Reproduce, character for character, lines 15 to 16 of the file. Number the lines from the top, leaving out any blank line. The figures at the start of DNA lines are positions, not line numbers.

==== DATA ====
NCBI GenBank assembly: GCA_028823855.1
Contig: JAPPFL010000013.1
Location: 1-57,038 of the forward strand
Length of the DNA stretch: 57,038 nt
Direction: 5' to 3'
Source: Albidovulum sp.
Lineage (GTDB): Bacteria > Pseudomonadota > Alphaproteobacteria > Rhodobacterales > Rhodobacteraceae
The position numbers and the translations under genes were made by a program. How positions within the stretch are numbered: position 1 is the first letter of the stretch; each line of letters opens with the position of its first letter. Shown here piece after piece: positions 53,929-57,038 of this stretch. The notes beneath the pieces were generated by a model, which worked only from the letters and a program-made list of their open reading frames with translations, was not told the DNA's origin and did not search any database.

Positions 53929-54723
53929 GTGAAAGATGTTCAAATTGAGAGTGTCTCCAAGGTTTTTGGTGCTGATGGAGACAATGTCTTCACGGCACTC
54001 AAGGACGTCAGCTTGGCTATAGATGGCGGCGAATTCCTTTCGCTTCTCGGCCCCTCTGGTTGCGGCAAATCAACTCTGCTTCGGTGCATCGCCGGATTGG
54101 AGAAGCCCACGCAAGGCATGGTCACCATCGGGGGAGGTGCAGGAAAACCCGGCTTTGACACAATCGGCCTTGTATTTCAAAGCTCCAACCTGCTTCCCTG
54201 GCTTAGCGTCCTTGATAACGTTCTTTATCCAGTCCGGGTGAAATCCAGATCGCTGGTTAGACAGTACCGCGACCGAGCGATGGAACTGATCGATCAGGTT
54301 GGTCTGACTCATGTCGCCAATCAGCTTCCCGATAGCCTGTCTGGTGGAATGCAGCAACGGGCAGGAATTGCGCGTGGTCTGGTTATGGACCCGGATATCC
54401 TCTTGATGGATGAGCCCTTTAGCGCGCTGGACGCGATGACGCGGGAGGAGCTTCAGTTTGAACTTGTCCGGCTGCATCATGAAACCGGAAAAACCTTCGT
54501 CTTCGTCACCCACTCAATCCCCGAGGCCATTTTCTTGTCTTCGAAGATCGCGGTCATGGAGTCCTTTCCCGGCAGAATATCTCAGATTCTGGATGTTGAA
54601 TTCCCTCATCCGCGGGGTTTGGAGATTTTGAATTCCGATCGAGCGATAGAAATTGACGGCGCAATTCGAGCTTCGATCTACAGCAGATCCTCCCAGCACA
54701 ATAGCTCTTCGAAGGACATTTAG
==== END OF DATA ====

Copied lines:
54401 TCTTGATGGATGAGCCCTTTAGCGCGCTGGACGCGATGACGCGGGAGGAGCTTCAGTTTGAACTTGTCCGGCTGCATCATGAAACCGGAAAAACCTTCGT
54501 CTTCGTCACCCACTCAATCCCCGAGGCCATTTTCTTGTCTTCGAAGATCGCGGTCATGGAGTCCTTTCCCGGCAGAATATCTCAGATTCTGGATGTTGAA